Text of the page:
Army: Combat Engineer, Officer
Company: Biosense Webster
Position: Staff NPD Engineer, Product Management
Education: United States Military Academy at West Point, Environmental/Environmental Health Engineering
Your career path to your current role:
Starting position at Biosense Webster:
Senior Engineer, Manufacturing Engineering within the Lifecycle Engineering group of Product Management (PM) at BWI, a Johnson & Johnson company.
What has been your career path there?
- I started out as a Senior Engineer (project engineer; generally individual contributor or team collaborator) learning and being exposed to the products, requirements, and technologies within the highly regulated medical device industry.
- Over 2 years, I was part of various projects including manufacturing line setup and validations, risk management and mitigation activities, defect and scrap analysis, supplier assessments, and product relaunch. In the product relaunch I was in a technical leadership role for my function and on successful completion was promoted to Staff Engineer (lead project/product engineer role).
- I continued to support larger projects including leading technical integration of an acquisition for another year and then transitioned from Lifecycle Engineering to New Product Development where I’m currently the lead PM Engineer on several products/project. I’ve been with BWI/J&J for 4 years now.
Describe your current role.
- I’m currently Staff Engineer in New Product Development which takes R&D medical device concepts and develops and integrates processes, design, technologies, and supply chain requirements to deliver a safe, effective, and commercially sustainable launched product. I’m currently lead engineer on one product nearing launch, one product in initial ideation, and one externally manufactured accessory product under development.
- The product development process within our industry and device classification generally take 2-5 years per product so these projects are considerable investments in time and resources. As lead PM engineer, I’m directly responsible for the product/projects meeting technical requirements, development timelines, managing project CAPEX and resources, and shaping supply chain decision making. I accomplish this by coordinating a team of junior engineers, manufacturing associates, and a larger cross-functional project team; a mix of direct and in-direct leadership.
What is one thing you learned during your 11 months as a candidate with Cameron-Brooks that has been influential to your career success?
I feel that all the deliberate preparatory effort toward understanding specific company needs and position requirements and practice at effective interview dialogue helped me become a more clear and effective communicator. Much of the success of my technical projects hinges on my ability to effectively communicate and influence team decisions. So, the discipline learned in preparation, the emphasis on brevity, and the focus on direct and supported dialogue has been a big benefit.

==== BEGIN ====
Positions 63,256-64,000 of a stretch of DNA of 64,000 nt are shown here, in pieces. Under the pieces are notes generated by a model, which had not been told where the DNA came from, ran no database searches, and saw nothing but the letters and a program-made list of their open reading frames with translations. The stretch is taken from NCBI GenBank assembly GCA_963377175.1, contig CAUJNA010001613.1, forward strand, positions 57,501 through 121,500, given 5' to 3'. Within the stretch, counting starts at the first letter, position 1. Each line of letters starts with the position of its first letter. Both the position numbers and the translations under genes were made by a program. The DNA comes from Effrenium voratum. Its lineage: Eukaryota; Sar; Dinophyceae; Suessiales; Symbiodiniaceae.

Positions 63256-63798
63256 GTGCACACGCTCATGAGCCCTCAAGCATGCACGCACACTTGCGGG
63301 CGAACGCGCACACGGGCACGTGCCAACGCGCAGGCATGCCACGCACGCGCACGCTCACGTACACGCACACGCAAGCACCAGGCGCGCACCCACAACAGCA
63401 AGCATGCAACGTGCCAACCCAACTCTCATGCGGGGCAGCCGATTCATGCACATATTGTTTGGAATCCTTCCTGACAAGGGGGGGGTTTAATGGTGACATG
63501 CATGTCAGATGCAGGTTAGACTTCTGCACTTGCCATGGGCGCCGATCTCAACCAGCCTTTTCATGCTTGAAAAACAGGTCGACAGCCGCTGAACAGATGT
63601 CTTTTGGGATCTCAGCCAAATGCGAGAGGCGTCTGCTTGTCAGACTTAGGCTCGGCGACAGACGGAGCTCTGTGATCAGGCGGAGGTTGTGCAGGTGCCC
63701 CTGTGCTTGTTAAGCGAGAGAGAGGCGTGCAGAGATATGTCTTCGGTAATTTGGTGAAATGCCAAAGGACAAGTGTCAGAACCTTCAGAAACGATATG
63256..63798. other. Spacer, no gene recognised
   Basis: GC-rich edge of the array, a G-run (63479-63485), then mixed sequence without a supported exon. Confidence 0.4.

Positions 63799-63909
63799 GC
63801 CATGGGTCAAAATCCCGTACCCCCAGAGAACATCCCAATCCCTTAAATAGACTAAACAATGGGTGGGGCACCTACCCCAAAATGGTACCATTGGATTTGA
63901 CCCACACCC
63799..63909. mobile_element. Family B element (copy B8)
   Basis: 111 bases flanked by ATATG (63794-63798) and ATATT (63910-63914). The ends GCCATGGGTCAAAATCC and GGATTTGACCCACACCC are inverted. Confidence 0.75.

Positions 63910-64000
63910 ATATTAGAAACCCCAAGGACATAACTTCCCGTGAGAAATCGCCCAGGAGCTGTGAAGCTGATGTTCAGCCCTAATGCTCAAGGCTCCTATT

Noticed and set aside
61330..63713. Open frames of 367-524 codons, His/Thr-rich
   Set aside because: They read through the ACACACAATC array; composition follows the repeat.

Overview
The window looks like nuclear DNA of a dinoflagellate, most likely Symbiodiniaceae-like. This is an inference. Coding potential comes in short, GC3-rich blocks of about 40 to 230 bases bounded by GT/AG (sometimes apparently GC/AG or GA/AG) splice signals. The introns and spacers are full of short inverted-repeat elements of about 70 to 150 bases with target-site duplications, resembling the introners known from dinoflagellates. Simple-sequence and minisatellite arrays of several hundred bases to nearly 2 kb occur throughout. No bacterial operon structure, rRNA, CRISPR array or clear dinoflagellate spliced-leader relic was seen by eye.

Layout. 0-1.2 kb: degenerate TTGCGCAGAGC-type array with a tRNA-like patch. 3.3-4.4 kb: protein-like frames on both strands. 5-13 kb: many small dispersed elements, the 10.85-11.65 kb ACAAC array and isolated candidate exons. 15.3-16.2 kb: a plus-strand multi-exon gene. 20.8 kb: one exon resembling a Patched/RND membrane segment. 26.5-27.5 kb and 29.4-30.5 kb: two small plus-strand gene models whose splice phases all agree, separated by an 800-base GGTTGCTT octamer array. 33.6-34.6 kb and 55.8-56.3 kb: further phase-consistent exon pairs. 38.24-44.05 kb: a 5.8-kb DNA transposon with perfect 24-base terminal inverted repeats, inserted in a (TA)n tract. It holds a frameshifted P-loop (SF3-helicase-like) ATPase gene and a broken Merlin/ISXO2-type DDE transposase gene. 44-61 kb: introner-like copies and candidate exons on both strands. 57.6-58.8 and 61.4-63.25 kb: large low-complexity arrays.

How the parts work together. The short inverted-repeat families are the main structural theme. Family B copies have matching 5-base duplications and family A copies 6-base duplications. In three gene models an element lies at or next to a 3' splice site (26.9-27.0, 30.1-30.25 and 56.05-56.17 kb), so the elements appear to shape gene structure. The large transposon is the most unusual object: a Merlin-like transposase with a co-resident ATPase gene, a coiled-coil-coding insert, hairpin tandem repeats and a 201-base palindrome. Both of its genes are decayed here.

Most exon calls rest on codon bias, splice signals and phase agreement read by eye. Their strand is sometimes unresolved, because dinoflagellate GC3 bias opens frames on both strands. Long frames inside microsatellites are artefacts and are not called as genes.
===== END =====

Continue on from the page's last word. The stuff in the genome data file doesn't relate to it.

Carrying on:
What book/blog/podcast have you read recently that has had a positive impact on you at work?
How to Make Collaboration Work by David Strauss. Building consensus is one place where team leadership can differ between military and business culture. I spend a lot of time shaping and leading through deliberate consensus building and collaborative relationship development. A lot of emphasis is put on this in my group because of the nature of our organization and how decisions are made; we’ve gone through several trainings and team building events on this topic and this is one book/resource to gain some insight in a general sense.
What has been your biggest accomplishment in the business world that you would not have been able to complete without your military background?
I was very comfortable stepping into a variety of leadership roles including direct, indirect, up, down, and cross-functionally based the types of positions and projects I experienced as an Army Engineer. This allowed me to focus more heavily on learning the technical aspects of assignments which I had no previous academic or experiential background. This was especially critical on my product relaunch project where I had a variety of leadership frameworks to engage and a truly complex technical challenge to work through. We successfully relaunched the product on schedule with problem solved and a great wealth of background technical data to present to our regulatory body.
What specific advice would you give to other Cameron-Brooks Alumni, especially the ones in their first two years?
Don’t expect your first promotion; earn it.
Is there anything else that you feel would be beneficial to current or former JMOs?
For current JMOs: Understand what your perspective employers specifically are needing and looking for. This is especially critical at the conference where you have to get it right in a “speed dating” setting or that’s it. First, take the time to analyze the job descriptions carefully. Second, be comfortable enough with content of your personal interview Q&A that you can be listening and watching for cues during the interview. Don’t sell what your most proud of/think is important, sell what they need. If you’re too focused on making sure you hit your Q&A points you may miss the why/need behind questions that will come across in verbal and non-verbal cues. Don’t just talk! Listen, watch, take notes, ask questions, be willing to change your approach if your answers aren’t addressing their need.